The Essential Job Search Skills

It may be useful to think of the successful job search as a multi-part process, in which each part has its own set of skills that likely already have in one form or another, but that you can hone and develop further as you go. This purpose of this page is to provide an overview the steps of the job search, the essential skills most closely connected to them, and where to find the further information about them on this website and elsewhere.

ONE. Finding the Right Position.

Knowing what you’re looking for and being able to find it will be the touchstone upon which every other step of a successful job search is built, and your ability to find and evaluate job positions and opportunities will depend on knowing what career paths are a fit for you based on your specific interests, priorities and skills. Unfortunately, this crucial initial self-assessment and research stage is often also the most overlooked step in the process. We we acknowledge that skipping this step can lead to a lack of direction in the job search and ignorant of our own value, it will be no suprise that much job search frustration often traces back to here. Throughout the PhD we have we have finely tuned our skills in research and assessment – we should make these skills work for us in our job search from the very beginning.

Learn more and find helpful resources in our Explore Career Options and Explore Career Fields pages.

TWO. Resume & Cover Letter Writing.

There is no question that, as PhD’s, we are not only adept at writing and analyzing written texts, but also at presenting and marketing ourselves as professionals. The non-academic job search will require us to recalibrate these skills for an entirely new audience, one with different priorities, idioms and viewpoints than those we have become accustomed to in academia. We have already begun to understand these differences in our initial assessment and research. Now, as we enter the Resumé writing phase, we will focus our research even more to the specific positions, and begin to translate the skills, assets, and activities from our CV into a language and format that will make sense to potential employers. Much as we did with our dissertations, journal articles, term papers, conference presentations, etc. – we will need understand the purpose, conventions, and format of the resumé in order master it, which will amount to, among other things, refining our marketing message and make the limitations of the resumé work for us.

You can learn more and find helpful resources in our Resumé Writing Tip Sheet, (don’t forget to download the expanded PDF which has a list of common, active verbs and adjectives to assist in Resumé writing. In addition, two other CareerLAB Grad tips sheet are specifically geared toward the task of translating the CV into a successful Resumé: Five Essential Job Skills: From CV to Resumé and CV vs. Resumé: General Differences and Tips. In addition, the Explore Career Options and Explore Career Fields pages (already mentioned in part ONE above) will also be of great help and include important resources.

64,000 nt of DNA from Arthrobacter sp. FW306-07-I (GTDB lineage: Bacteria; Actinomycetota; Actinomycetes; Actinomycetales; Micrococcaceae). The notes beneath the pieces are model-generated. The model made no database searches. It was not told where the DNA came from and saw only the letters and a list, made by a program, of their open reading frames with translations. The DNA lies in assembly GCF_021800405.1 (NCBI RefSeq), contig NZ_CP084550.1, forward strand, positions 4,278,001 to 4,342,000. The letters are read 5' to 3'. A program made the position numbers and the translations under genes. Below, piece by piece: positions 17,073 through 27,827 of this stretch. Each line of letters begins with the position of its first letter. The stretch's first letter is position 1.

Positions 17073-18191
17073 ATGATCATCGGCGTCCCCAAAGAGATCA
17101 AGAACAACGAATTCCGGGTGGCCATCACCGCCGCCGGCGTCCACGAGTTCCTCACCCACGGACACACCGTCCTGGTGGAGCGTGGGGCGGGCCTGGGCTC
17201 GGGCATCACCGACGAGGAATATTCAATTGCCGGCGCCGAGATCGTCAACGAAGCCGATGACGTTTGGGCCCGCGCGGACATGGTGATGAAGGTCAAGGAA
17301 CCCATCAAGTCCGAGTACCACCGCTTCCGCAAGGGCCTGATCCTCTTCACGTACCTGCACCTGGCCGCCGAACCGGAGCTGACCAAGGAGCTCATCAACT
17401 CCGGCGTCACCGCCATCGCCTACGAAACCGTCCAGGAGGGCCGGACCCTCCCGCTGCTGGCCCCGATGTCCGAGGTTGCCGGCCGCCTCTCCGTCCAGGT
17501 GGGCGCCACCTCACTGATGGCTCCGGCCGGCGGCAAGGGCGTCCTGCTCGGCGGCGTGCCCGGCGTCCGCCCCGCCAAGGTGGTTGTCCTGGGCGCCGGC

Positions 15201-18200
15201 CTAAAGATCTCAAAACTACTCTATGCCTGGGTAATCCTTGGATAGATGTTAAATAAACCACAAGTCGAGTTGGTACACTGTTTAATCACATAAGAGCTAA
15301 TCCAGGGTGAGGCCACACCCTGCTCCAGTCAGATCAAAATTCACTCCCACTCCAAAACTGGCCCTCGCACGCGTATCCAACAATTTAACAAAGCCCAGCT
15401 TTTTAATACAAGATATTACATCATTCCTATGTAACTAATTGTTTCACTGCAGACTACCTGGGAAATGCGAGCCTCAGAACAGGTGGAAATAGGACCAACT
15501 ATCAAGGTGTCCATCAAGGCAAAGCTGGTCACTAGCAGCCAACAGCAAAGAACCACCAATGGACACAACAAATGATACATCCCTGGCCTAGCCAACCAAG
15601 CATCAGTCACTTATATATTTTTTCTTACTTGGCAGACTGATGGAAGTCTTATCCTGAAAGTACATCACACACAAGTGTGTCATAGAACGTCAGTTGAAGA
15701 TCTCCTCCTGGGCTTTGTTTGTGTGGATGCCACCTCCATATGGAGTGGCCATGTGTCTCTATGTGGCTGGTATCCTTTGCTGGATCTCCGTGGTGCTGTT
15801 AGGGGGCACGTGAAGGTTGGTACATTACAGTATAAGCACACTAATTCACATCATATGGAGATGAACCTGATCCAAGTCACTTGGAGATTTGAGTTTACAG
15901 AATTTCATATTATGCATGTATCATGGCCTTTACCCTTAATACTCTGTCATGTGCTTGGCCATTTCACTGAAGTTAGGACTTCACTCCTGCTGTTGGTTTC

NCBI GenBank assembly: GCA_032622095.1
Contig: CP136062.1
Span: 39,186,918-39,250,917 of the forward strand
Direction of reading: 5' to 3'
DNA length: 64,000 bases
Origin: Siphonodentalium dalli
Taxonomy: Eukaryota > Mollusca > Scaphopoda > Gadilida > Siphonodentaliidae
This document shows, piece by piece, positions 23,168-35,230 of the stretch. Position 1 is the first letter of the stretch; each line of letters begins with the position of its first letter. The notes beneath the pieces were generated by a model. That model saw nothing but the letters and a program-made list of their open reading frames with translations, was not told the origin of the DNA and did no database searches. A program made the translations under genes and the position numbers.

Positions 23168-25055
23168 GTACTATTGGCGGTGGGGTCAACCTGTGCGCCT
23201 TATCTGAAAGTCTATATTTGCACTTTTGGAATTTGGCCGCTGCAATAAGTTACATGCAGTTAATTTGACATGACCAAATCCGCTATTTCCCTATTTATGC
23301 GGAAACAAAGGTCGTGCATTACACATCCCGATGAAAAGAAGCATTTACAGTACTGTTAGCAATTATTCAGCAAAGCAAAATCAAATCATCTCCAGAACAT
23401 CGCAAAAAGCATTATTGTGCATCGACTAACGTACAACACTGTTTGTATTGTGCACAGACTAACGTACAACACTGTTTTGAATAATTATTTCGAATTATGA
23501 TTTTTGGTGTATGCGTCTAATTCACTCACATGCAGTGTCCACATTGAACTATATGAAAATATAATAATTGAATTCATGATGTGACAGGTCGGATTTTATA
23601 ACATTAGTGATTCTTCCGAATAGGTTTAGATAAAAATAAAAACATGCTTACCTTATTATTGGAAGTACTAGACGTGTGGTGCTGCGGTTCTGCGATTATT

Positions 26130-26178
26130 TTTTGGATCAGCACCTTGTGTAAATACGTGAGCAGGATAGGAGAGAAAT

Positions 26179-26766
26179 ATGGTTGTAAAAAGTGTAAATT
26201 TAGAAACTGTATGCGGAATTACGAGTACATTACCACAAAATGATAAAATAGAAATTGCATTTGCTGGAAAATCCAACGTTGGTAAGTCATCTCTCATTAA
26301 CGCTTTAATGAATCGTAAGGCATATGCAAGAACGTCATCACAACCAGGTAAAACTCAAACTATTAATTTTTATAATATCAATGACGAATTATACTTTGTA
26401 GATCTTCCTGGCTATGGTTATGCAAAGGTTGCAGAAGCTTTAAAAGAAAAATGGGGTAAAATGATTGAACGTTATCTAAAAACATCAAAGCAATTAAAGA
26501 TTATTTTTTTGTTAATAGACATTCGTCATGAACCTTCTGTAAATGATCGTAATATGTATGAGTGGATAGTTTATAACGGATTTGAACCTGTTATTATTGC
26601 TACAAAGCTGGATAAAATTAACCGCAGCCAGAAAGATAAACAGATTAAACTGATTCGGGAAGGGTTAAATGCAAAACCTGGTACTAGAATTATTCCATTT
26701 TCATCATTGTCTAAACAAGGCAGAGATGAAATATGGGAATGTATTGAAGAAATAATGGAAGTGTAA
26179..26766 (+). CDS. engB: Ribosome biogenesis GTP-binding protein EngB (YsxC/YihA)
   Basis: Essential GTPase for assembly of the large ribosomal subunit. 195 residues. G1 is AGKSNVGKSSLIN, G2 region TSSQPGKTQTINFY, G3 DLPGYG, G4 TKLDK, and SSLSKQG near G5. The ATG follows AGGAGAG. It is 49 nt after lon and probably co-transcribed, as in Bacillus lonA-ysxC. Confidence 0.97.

THREE. Networking.

Perhaps more than any of the other items on this list, the very concept of networking will evoke the greatest sense of antipathy and unease, conjuring as it does for many of us the most aversive forms of self-interest and ambition with the somewhat frightening prospect of forced social interactions, whose inherent awkwardness is rendered all the more unbearable by the addition of ulterior motives and agendas. While this may very well true of peer to peer networking among graduate students at conferences and other events, you will not find it is the case in the professional world –– under the aegis of the informational interview. Armed with the knowledge of your interests, skills and priorities you have acquired in your assessment, research, and resumé writing, alongside your the professionalism and etiquette you have learned in Grad school the informational interview will provide you with an accessible avenue to meet with professionals in you chosen field, gaining vital information on specific firms and industries while building your professional contacts.

You can learn more and find helpful resources in our Networking Tip Sheet. See also our Explore Career Options and Explore Career Fields pages for useful resources.

FOUR. Interviewing.

While networking may be the most aversive of the items on this list at first glance, interviewing is perhaps the most intimidating. The two main elements of successful interviewing are the ability to prepare, and the ability to be flexible and think on your feet – and you will find that you have developed these abilities in a variety of ways throughout the PhD.

For tips on how to prepare for job interviews and what to anticipate, see our job interview tip sheet. Our trained counselors provide advice on interview preparation, and even give mock interviews by appointment – schedule yours via or Handshake.

FIVE. Negotiation.